If you want a sculpted, narrow waist, you can’t crunch your way there. According to the American Council on Exercise, spot reduction is a fitness myth, and isolated strength exercises can’t help you lose fat. However, cardio exercise does burn off enough calories to get rid of excess weight, no matter where on your body it may be. To get a defined waist and a slimmer, streamlined stomach, combine regular cardio with exercises for your obliques.
Exercise with cardio at least five or six times per week for 45 minutes or longer at a time, as ACE recommends for weight loss. You can do any kind of cardio you choose, including biking, hiking, swimming, jogging or even brisk walking. Keep in mind that more intense exercises burn more calories, so you may lose weight faster if you can incorporate tough activities into your workouts.
Cut down on the number of calories you eat. According to Dr. Donald Hensrud, a preventive medicine specialist with MayoClinic.com, reducing calories is more effective for weight loss than exercise alone, although the two strategies work best in concert. If your belly is one of the most prominent areas on your body with extra weight, it should begin to show positive results within several weeks of starting a reduced-calorie diet and regular workout plan. To lose a pound per week through diet alone, cut 500 calories per day.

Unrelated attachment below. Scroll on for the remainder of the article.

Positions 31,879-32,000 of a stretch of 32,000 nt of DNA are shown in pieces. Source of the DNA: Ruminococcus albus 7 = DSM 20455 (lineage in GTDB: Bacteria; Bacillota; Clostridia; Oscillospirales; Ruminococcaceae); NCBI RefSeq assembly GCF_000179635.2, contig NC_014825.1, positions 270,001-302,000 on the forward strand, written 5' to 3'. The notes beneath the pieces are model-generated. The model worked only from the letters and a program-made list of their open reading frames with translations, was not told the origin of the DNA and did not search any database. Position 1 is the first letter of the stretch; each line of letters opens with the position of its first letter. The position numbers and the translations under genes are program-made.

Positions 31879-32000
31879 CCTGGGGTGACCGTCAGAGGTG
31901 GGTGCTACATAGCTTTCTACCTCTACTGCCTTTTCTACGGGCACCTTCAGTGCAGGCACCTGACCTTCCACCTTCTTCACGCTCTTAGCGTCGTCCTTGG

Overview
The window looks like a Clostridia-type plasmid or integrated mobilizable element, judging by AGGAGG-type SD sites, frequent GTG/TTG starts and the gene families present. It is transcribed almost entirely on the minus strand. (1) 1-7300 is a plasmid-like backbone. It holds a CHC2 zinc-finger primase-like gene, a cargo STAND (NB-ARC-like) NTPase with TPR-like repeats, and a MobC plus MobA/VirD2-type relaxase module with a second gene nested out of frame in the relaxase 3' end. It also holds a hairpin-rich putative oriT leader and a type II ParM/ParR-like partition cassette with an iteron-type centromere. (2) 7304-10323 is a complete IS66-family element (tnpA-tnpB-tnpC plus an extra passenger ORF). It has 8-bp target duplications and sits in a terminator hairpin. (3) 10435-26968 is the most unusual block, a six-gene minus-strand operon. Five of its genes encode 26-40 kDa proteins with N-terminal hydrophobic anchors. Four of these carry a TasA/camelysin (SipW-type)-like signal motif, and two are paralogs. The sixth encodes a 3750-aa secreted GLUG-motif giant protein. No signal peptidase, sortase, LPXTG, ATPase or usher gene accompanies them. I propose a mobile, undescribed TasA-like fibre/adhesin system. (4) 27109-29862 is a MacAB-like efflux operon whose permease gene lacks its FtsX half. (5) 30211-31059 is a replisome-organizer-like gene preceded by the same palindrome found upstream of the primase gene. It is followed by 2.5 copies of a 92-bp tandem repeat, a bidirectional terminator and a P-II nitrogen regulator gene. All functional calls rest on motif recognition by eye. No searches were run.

Work on strength exercises that target your obliques, the muscles that wrap around your waist. Oblique exercises also challenge abs and your core, helping to shape and tone your entire midsection. Try doing Russian twists while holding a weighted medicine ball, performing standing knee crunches and working on holding side plank poses for as long as you can. Do one or two sets of each strength exercise several times per week in addition to your cardio work.
Keep track of your results as you follow your routine. Before you begin, take your hip and waist measurements, take a clear photograph of your waist area and weigh yourself. Take the same measurements after every two weeks of following your plan, and take a new photo as well. You’ll likely begin to notice changes within three to four weeks. If you can’t see any positive differences after about six weeks, speak with your physician about the possibility of adjusting your plan.